GENEVA (AFP) - A vast Red Cross survey published on Monday indicated that acceptance of torture during war has increased dramatically in recent decades, with fewer than half of people now categorically rejecting the practice.
The survey of more than 17,000 people carried out in 16 countries showed that most people believe wars should be limited by international rules, banning for instance indiscriminate attacks on populated areas or attacks on hospitals and healthcare workers.
But it also revealed that only 48 per cent of respondents said it was wrong to torture enemy combatants to obtain important military information, while a full 36 per cent said that doing so is permitted and 16 per cent said they did not know.
In a similar survey conducted in 1999, 66 per cent of those questioned said it was blatantly wrong to use torture in such cases, while 28 per cent said that doing so was acceptable and six per cent were unsure.
Peter Maurer, president of the International Committee of the Red Cross (ICRC) told reporters the result was "shocking" and "disconcerting".
"We need to remember that torture is wrong and achieves nothing, apart from pulling everyone down into the darkest gutters," he said, insisting that "even in war, everyone deserves to be treated humanely."
He warned: "Using torture only triggers a race to the bottom. It has a devastating impact on the victims, and it brutalises entire societies for generations."
The survey - the largest of its kind ever carried out by the ICRC - was conducted between June and September this year in 10 countries experiencing conflict, including Iraq, Nigeria and South Sudan.
Also included in the study were the five members of the UN Security Council - the United States, China, France, Russia and Britain, known as the P5 countries - as well as Switzerland.
The survey indicated that people in P5 countries were far more likely to accept civilian casualties and suffering as an inevitable part of war than those living in conflict-affected countries.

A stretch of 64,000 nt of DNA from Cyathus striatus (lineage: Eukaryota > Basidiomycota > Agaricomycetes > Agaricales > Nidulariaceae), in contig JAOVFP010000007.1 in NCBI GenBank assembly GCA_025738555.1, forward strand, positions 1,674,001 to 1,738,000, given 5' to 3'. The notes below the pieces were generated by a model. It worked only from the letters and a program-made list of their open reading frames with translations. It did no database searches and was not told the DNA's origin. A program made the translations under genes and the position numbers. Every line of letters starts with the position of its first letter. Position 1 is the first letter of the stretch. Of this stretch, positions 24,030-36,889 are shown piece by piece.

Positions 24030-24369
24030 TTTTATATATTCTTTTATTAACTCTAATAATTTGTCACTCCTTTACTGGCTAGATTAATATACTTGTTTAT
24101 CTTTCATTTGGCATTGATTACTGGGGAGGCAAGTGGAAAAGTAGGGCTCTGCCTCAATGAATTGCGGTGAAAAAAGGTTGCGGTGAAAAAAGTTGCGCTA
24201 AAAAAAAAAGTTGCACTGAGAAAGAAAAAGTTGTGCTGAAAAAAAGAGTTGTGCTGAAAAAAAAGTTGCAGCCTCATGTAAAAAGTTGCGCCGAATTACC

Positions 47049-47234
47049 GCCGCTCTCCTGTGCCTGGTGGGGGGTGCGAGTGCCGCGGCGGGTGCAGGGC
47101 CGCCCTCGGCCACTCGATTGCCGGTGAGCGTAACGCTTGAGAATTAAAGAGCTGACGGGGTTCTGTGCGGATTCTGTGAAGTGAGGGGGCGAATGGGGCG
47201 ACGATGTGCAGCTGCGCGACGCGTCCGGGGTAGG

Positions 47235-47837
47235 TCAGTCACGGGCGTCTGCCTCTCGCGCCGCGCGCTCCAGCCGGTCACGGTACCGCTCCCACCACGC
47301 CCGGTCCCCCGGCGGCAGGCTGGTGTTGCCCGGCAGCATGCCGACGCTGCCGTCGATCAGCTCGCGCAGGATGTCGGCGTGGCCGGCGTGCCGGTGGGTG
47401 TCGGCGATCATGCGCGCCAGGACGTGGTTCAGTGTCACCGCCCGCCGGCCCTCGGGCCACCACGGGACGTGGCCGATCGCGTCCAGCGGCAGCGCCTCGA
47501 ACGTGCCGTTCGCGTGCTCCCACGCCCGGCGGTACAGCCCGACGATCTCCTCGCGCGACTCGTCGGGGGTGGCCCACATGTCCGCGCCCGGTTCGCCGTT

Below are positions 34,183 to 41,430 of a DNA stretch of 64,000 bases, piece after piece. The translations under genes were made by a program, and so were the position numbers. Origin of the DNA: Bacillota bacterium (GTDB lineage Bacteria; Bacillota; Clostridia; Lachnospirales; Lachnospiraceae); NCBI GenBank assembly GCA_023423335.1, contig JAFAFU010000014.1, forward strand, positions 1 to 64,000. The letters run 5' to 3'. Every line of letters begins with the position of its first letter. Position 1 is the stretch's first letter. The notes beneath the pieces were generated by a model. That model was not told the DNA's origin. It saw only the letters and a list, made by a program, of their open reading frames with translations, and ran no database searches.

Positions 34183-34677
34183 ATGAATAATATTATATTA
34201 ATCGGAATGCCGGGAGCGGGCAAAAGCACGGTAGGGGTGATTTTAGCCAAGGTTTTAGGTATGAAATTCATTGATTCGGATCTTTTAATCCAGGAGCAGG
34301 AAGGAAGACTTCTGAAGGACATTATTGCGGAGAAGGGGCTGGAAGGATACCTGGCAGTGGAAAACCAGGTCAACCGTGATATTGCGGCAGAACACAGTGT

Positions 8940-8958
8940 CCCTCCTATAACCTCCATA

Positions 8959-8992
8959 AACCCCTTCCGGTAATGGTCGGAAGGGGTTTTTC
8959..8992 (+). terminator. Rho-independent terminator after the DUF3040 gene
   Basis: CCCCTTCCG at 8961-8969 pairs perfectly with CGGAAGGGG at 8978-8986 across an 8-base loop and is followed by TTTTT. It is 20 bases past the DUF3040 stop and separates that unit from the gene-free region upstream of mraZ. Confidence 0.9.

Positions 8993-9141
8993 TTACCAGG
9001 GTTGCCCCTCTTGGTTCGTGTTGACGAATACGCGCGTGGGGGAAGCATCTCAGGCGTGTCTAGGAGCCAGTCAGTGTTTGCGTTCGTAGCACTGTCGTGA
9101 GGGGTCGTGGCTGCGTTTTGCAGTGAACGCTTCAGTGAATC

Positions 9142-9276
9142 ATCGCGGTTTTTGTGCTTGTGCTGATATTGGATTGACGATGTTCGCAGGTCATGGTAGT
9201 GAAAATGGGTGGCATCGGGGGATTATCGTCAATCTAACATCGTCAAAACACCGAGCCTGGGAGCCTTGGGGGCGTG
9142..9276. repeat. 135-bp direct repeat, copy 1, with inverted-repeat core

"The more you watch wars only in movies and on screens...the more casual you become with regard to fundamental provisions of international humanitarian law, like torture, attacking civilians," Maurer said.
For instance, a full 78 per cent of people living in countries affected by conflict said it was wrong to attack enemy fighters in populated areas where many civilians risked being killed, compared to just 50 per cent of respondents in P5 countries, the survey showed.
"Living far from the realities of warfare, makes it easier to be disconnected," Maurer said, insisting that "we must not lose our empathy and become numb."
The divide was not as clear when it came to torture.
At 70 per cent, respondents in conflict-battered Nigeria were the most likely to say torture of an enemy fighter was acceptable to obtain important military information, followed by Israel at 50 per cent.
The United States, where President-elect Donald Trump suggested during his campaign he might authorise the torture of detainees, including water boarding, to gain information, was not far behind, with a full 46 per cent saying such practices were permitted.
Maurer, who visited the United States last week, refused to comment on what impact Trump's comments might have on attitudes to torture, but said he found no "appetite whatsoever to go back on the issue of torture and to change the policy in this regard."